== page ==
A Dutch entomologist has seen the future of food, and–surprise!–it’s not where or what you might think it would be. “The Netherlands,” the professor says, “wants to be in the forefront of food.”

He’s talking about waaay out there–all the way to buffalo worms, locusts, caterpillars, crickets, and other insects for human consumption. Just as the American West had its cowboys, this new food world will have bugboys wrangling great herds of crawling and squirming critters to market.

A ranch of creepers and crawlers might not have quite the same romantic appeal as a cattle ranch, but many bugs pack a protein punch that is healthier than steak and far lighter on the environment. So let’s all gather around the campfire and sing: “Oh give me a home, where buffalo worms roam, and the crickets and caterpillars play.”

Insect edibles are a traditional and common source of protein in Japan, Mexico, Botswana, and elsewhere. They’re now appearing in Dutch supermarkets and restaurants. Thinking big, a coalition of insect breeders and farmers has formed a trade group to promote the product and help set health standards for raising and selling it.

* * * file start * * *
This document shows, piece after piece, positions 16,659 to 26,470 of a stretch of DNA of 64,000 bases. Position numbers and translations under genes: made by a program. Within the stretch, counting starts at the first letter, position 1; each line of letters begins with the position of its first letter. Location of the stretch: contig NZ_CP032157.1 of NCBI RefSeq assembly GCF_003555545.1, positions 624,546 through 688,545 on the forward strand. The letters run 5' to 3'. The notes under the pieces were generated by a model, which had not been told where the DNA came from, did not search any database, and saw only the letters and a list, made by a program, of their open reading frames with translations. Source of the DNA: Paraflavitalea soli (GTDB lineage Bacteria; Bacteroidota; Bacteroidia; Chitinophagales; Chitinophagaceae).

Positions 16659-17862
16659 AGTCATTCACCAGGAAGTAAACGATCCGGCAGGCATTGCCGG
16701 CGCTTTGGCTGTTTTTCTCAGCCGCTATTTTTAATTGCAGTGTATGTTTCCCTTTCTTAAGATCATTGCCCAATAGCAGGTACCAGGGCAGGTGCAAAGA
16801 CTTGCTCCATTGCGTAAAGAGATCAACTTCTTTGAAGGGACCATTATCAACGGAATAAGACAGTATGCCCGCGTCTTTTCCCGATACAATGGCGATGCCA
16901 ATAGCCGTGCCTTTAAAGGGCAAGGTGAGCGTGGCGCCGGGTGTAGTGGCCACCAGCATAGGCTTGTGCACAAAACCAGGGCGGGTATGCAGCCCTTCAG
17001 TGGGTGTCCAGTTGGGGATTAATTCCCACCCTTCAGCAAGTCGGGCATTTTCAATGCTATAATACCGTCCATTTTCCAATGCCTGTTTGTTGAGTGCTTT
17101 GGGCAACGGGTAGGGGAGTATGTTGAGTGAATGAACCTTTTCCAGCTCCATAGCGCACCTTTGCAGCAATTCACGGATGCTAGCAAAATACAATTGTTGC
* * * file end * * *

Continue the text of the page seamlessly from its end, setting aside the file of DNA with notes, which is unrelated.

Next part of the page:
To help overcome the “yuck” factor, a major Dutch supermarket recently offered a sampling of such items as mealworms in chocolate, “bug nuggets,” and crispy whole crickets for snacking. As the entomologist put it, Europeans’ instinctive rejection of biting into a bug is “an acquired abhorrence” and adds that “children have no problem eating them.” He predicts that it will only take four or five years for consumers to buy into the insect future.

Bug cuisine would be good for the environment and for trimming our grocery bills. Instead of spraying their yards and gardens with assorted doses of pesticides, people can just reach for the cooking oil.

Print Friendly, PDF & Email
Jim Hightower

Jim Hightower is a radio commentator, writer, and public speaker. He's also editor of the populist newsletter, The Hightower Lowdown.

OtherWords commentaries are free to re-publish in print and online — all it takes is a simple attribution to OtherWords.org. To get a roundup of our work each Wednesday, sign up for our free weekly newsletter here.

(Note: Images credited to Getty or Shutterstock are not covered by our Creative Commons license. Please license these separately if you wish to use them.)